Sunday, August 13, 2006

radical african-american muslims

Thanks to George Kelly of negrophile for the heads up:

Radical Trends in African-American Islam by Chris Zambelis starts off by acknowledging the fact that the Seas of David, the group whose members were recently arrested in Florida, aren't actually a Muslim organization. But his article still goes on to raise an alarmist note about possible radical militant tendancies among African-American Muslims.

Florida African-American Group Inspired by al-Qaeda Ideology also by Zambelis, goes into a little more detail about the Seas of David and its similarities to other movements. He also points out that just because a group may be tactically working with al-Qaeda that doesn't necessarily imply any kind of ideological affinity. For example, the white supremacist group Aryan Nations has manifested some willingness to co-ordinate their efforts with al-Qaeda as well.

I would want to underline again the point I made earlier in ideology and temperament that violence and militancy need to be viewed seperately from the issue of ideology.

Perhaps the point would be easier to see in a different context. In the U.S. one of the main examples we see of Christian terrorism appears in the form of violence directed at abortion clinics and the doctors and nurses who work in them. There is a small extremist fringe which engages in such violence, even though in principle the overwhelming majority of Catholics and evangelical Christians believe that abortion is morally equivalent to murder. So the difference between the terrorists and the non-terrorists doesn't lie in their beliefs about abortion but somewhere else (e.g. their mental health or emotional state, attitudes towards "the system" and a host of other factors which could be lumped together under the umbrella of "temperament")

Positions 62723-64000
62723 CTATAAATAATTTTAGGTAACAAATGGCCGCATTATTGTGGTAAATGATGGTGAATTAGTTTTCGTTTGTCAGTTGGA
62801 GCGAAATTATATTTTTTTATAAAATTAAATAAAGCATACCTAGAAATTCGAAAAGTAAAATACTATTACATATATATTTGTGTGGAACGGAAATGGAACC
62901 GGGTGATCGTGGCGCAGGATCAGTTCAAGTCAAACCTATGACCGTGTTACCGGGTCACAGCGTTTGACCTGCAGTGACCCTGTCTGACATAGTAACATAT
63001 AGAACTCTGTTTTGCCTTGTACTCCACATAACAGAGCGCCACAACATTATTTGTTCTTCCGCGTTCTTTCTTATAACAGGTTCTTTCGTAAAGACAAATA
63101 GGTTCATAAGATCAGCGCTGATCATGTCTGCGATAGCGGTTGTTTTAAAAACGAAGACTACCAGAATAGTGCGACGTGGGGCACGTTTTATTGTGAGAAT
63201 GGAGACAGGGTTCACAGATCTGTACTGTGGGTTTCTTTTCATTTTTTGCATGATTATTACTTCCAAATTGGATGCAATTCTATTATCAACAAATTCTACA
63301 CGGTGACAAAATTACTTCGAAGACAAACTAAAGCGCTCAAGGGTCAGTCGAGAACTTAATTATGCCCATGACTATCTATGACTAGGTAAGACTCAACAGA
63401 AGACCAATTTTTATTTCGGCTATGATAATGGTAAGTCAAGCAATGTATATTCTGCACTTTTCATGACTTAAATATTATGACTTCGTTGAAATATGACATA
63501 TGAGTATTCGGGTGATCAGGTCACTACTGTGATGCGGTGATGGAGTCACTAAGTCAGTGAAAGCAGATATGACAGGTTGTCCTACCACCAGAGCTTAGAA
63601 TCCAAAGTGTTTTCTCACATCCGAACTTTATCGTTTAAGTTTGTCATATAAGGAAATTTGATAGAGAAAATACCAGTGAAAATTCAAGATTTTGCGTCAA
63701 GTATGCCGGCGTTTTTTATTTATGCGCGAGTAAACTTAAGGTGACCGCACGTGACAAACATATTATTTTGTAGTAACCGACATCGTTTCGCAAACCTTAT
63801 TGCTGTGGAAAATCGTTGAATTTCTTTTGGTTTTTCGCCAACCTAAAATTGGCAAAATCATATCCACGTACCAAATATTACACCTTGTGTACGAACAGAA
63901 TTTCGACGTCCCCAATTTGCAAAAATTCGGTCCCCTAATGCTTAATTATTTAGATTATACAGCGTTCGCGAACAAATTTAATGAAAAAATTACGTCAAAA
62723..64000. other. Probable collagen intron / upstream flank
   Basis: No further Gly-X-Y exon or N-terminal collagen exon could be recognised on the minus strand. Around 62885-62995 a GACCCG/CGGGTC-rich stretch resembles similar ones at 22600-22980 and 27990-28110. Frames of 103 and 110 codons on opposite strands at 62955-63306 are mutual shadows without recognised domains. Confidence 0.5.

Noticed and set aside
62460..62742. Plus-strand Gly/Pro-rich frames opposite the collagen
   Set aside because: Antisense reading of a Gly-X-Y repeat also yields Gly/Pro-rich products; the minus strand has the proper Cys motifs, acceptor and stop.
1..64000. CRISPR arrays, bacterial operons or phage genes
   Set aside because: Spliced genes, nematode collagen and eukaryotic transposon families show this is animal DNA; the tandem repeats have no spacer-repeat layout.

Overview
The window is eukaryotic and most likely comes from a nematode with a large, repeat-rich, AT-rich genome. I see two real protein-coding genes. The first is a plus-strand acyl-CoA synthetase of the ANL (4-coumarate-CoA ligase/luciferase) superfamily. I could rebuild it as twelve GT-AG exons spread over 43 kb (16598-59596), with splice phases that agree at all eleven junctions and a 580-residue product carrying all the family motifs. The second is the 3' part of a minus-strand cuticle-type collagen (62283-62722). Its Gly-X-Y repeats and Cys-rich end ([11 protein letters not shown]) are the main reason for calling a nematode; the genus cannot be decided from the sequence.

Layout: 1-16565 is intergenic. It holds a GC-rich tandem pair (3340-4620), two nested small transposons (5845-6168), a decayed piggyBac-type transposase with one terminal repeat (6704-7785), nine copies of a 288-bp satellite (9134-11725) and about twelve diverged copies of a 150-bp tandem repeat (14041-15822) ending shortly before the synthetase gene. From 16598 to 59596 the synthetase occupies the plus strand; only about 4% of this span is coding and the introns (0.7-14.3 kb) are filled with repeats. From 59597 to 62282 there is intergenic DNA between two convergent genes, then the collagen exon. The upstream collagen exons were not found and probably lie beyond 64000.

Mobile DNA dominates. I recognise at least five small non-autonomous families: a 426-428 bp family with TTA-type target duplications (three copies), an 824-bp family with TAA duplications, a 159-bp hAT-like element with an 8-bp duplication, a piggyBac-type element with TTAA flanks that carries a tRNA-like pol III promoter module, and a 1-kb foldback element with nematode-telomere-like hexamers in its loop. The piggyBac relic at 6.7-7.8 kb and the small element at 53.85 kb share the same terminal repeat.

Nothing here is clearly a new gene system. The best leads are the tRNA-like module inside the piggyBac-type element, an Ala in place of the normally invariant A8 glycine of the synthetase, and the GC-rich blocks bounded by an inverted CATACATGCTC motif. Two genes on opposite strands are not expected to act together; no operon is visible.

I would suggest that in a similar way one can make room for "radical" (deep, to the "root") Muslims whose worldview is thoroughly shaped by the principles of orthodox Islam. Truly "radical" Islam will inspire and guide its practitioners to lead more compassionate and spiritual lives. Such "radicals" will be good neighbors who make positive contributions to whatever society they live in. Terrorism, on the other hand, is rooted in narrow thinking, short-sightedness and anger. It doesn't come from "depth" or being "radical", on the contrary, it is the ultimate example of superficiality which treats life and death as means to an end.

I feel like I plug it too much but I want to just point to the Third Resurrection blog to demonstrate that a deep "radical" commitment to the Quran and Sunnah combined with the collective spiritual, historical, political, and philosophical wisdom of people of African-descent is a good thing; something to be prized and valued and cultivated instead of feared.

see also:
islam needs radicals
islam in latin america (which links to another article by Chris Zambelis)
laughing lions
miami and the seas of david
eric robert rudolph

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